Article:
WASHINGTON: Moderate levels of digital piracy can have a positive impact for show manufacturers and retailers, without affecting the welfare of the customers, a study has found.
HBO's popular television series "Game of Thrones" returns in April, but millions of fans continue to illegally download the programme, giving it the dubious distinction of being the most pirated programme.
The study, published by the journal MIS Quarterly, suggest that a moderate level of piracy may have benefitted the manufacturers.
"When information goods are sold to consumers via a retailer, in certain situations, a moderate level of piracy seems to have a surprisingly positive impact on the profits of the manufacturer and the retailer while, at the same time, enhancing consumer welfare," said Antino Kim, assistant professor at Indiana University in the US.
"Such a win-win-win situation is not only good for the supply chain but is also beneficial for the overall economy," said Kim.
While not condoning piracy, researchers were surprised to find that it can actually reduce, or completely eliminate at times, the adverse effect of double marginalisation, an economic concept where both manufacturers and retailers in the same supply chain add to the price of a product, passing these markups along to consumers.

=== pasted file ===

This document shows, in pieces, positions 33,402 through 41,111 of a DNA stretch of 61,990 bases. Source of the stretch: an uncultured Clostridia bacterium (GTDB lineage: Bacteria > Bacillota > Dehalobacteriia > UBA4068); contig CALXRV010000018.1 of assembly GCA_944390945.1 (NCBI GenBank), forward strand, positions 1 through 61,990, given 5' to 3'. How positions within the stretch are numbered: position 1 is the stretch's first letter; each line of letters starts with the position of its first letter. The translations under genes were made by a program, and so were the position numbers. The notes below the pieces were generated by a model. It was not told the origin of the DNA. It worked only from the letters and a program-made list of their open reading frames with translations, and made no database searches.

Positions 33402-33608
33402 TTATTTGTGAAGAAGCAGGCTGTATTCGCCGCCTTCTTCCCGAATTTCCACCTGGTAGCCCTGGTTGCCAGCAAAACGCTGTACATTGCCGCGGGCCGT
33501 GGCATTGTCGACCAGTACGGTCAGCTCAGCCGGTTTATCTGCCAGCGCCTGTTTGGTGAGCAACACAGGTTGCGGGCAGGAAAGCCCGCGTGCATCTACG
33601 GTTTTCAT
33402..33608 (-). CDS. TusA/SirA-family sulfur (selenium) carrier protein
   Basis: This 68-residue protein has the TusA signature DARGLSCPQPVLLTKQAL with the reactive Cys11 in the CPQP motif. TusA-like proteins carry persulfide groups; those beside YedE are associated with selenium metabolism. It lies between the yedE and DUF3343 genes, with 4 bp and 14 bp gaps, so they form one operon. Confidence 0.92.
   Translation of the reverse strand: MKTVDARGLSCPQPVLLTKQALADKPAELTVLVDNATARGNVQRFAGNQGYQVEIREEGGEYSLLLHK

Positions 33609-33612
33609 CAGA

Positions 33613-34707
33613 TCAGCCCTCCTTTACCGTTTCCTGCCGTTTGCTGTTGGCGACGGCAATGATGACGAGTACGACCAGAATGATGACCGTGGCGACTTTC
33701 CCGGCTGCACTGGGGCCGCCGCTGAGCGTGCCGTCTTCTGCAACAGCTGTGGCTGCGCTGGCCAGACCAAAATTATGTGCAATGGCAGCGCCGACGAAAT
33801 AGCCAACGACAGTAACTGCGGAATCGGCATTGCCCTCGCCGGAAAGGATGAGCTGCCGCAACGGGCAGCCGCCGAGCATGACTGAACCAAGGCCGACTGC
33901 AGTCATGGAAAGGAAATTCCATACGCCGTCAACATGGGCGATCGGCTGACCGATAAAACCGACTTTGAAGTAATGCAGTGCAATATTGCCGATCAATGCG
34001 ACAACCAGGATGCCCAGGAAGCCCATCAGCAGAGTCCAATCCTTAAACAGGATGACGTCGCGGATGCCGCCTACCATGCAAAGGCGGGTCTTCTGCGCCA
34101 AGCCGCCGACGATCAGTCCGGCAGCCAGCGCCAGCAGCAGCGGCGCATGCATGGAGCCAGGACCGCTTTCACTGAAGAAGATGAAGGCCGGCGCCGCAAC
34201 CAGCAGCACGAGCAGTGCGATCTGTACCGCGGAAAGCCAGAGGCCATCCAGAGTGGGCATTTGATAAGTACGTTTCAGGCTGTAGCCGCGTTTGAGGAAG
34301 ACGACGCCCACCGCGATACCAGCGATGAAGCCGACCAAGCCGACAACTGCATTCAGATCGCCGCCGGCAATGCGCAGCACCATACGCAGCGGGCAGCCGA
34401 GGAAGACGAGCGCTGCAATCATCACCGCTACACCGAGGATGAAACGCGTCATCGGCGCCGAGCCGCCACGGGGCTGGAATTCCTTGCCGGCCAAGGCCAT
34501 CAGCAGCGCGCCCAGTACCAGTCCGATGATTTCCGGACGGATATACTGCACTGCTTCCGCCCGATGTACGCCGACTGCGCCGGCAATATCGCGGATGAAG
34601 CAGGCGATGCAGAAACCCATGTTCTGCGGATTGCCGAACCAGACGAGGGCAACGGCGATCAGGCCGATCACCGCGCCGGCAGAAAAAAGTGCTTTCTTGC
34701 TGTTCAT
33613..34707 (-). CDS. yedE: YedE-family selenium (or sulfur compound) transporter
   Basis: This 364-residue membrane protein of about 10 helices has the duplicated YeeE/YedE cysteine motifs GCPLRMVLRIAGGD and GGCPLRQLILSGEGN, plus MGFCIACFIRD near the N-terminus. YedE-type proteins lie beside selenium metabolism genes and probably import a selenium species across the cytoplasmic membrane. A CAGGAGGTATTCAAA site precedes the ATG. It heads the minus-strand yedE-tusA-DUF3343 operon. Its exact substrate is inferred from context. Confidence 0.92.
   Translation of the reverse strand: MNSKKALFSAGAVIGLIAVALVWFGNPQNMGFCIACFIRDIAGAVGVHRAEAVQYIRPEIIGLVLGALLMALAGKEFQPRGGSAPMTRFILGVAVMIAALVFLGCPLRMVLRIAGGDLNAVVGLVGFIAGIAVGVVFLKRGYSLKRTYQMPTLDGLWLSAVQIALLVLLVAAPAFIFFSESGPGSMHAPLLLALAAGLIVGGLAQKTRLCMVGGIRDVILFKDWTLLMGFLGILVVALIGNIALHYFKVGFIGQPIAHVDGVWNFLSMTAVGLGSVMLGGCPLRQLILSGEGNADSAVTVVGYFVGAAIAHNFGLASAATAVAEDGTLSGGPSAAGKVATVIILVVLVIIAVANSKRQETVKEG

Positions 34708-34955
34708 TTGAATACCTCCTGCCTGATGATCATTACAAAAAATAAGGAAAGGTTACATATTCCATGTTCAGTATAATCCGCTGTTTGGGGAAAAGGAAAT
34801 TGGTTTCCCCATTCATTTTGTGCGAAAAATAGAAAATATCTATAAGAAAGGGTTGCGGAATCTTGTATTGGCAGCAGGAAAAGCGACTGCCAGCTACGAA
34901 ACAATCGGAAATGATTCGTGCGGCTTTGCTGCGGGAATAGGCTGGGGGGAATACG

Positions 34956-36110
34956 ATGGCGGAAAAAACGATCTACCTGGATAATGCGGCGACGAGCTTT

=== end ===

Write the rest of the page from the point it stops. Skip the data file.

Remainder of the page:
The professors found that, because piracy can affect the pricing power of both the manufacturer and the retailer, it injects "shadow" competition into an otherwise monopolistic market.
"Our results do not imply that the legal channel should, all of a sudden, start actively encouraging piracy," researchers said.
"The implication is simply that, situated in a real-world context, our manufacturer and retailer should recognise that a certain level of piracy or its threat might actually be beneficial and should, therefore, exercise some moderation in their anti-piracy efforts," they said.